ANSI/TIA/EIAA Approved: May 16, TIA/EIAA. Administration Standard for. Commercial Telecommunications. Infrastructure. TIA/ EIAA. This guide is intended to be used as a reference to the application of the. ANSI/ TIA/EIA A Standard. It in no way reflects all the necessary infor-. ANSI/TIA/EIA Administration Standard for the. Telecommunications Infrastructure of. Commercial Buildings. Distributed by NDS INFORMATION- TELECOM.
|Published (Last):||3 February 2007|
|PDF File Size:||17.72 Mb|
|ePub File Size:||19.14 Mb|
|Price:||Free* [*Free Regsitration Required]|
Any moves, adds, and changes MACs must be documented with a change order. Labeling must be logical and consistent, across all locations, matching the project drawings.
Requirements For Labels All labels must use a permanent identifier that can be easily traced — that is, a useful numbering scheme. MACs must be recorded and updated in the permanent records.
structured cabling test Chapters 9,10,11,12,13 Flashcards Preview
This particular cable would have a corresponding label on the other end the data center end, in this case which would read:. Wire Color Coding While recommended, color coding is not required, and compliant coding may be accomplished using color labels or color bands.
These principles are sia translated into specific requirements. This scheme must be logical in its organization, using alphanumeric characters for ease of reference.
All labels must meet requirements for legibility, defacement, and adhesion, specified in UL The following is the color coding scheme recommended in B:. The following is the color coding scheme recommended in Eja PVBX, LANs, and individual computers Yellow — Auxiliary circuits, such as alarms and security systems Red — Key telephone systems termination Record Keeping Requirements Drawings and documents must be secured and backed up by the building administration.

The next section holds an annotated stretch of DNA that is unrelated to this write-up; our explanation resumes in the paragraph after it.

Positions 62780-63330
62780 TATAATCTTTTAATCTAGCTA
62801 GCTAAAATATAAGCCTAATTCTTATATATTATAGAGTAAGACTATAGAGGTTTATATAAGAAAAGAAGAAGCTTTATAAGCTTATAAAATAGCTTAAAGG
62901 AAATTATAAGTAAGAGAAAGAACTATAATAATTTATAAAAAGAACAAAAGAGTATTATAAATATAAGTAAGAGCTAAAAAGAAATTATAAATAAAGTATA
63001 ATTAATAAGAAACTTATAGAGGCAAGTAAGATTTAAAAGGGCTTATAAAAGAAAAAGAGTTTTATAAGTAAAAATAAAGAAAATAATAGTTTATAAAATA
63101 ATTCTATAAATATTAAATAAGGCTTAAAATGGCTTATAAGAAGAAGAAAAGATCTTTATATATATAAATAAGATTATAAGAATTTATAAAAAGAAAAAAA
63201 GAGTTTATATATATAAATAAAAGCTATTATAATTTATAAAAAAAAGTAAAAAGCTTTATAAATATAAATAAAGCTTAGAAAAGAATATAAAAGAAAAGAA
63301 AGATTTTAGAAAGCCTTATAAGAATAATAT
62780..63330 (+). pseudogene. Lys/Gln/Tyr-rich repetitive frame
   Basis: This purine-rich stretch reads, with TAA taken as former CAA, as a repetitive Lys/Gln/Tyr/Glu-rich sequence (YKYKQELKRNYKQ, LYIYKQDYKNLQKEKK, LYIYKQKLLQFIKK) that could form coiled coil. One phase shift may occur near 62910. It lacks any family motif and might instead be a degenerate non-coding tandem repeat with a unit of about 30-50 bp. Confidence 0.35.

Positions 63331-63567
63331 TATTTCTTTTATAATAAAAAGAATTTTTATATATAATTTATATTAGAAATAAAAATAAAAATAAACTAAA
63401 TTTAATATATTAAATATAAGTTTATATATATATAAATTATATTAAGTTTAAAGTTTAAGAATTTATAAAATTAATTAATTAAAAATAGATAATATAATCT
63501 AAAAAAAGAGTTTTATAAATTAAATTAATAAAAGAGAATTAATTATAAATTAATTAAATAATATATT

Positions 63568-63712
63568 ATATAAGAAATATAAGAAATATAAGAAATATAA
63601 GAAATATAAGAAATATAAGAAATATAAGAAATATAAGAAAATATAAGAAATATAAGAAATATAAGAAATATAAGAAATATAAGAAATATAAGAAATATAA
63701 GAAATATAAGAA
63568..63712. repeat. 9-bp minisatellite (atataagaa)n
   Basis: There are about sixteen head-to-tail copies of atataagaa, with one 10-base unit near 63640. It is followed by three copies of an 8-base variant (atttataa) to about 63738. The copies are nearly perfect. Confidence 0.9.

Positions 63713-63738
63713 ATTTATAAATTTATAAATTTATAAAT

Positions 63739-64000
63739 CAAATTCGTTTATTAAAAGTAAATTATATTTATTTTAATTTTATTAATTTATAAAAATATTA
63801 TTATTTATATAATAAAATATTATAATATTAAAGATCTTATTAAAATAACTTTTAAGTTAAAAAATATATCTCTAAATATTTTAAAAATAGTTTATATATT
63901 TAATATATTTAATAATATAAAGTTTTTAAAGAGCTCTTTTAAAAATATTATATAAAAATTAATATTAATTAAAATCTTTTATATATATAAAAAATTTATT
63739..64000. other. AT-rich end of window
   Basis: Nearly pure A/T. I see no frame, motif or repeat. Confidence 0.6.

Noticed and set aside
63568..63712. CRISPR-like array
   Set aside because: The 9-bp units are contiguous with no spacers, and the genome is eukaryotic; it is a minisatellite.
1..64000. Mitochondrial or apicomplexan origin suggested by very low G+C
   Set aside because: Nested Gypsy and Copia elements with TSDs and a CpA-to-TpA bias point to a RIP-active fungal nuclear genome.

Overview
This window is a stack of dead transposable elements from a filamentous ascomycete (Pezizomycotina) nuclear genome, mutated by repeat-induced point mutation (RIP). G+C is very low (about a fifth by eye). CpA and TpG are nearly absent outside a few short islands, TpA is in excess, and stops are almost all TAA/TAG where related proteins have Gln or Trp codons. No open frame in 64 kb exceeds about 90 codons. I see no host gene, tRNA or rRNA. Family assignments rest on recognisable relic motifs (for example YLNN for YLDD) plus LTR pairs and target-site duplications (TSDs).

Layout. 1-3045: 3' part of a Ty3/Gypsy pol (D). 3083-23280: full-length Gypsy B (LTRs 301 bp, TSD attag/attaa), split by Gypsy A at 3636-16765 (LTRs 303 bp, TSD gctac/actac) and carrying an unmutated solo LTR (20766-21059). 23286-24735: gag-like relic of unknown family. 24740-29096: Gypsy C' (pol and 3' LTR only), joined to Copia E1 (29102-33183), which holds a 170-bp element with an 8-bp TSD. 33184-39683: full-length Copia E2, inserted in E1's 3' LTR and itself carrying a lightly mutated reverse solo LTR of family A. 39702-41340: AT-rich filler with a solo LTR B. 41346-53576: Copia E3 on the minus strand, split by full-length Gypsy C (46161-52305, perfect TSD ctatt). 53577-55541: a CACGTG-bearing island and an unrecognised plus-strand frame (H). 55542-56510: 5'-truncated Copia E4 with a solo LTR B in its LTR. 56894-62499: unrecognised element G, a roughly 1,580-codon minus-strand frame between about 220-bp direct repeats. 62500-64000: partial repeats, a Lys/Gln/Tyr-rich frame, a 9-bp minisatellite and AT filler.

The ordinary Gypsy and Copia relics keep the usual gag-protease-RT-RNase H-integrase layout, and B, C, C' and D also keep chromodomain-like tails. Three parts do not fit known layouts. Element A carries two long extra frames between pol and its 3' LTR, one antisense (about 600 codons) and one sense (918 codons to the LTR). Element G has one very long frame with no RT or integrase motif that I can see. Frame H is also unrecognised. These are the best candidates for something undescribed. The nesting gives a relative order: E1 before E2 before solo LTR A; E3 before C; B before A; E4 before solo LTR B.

ANSI TIA EIA – 606A Guide – English
Labeling must be easily read, durable, and capable of surviving for the life of the component that was labeled. The labeling system, and the identifiers used, must be agreed upon by all stakeholders. While recommended, color coding is not required, and compliant coding may be accomplished using color labels or color bands.
Each cable and each pathway must be labeled on each end, and each label should identify the termination points of both ends of the cable.
ANSI/TIA/EIA CABLING STANDARDS
All jack, connector, and block hardware may be labeled on anwi the outlet or panel. A04 — As before, the first element identifies the cabinet location, but this time for the far end of the cable.
It identifies the termination point for both ends of the cable, with the near end shown first. Labels for station connections may appear on the face plate. This particular cable would have a corresponding label on the other end the data center end, in this case which would read: This is port The labeling principles that underlie B include the following: Labeling should be pervasive; cables and connecting hardware should be labeled, but so should conduits and firestops, grounding and bonding locations, racks, cabinets, ports, and telecommunications spaces.
The labeling scheme must identify the associated physical locations building, room, cabinet, rack, port, etc. Permanent records must 60a all identifier information.
All labels must match up with the permanent record. The following is a simple example of a cable identifier.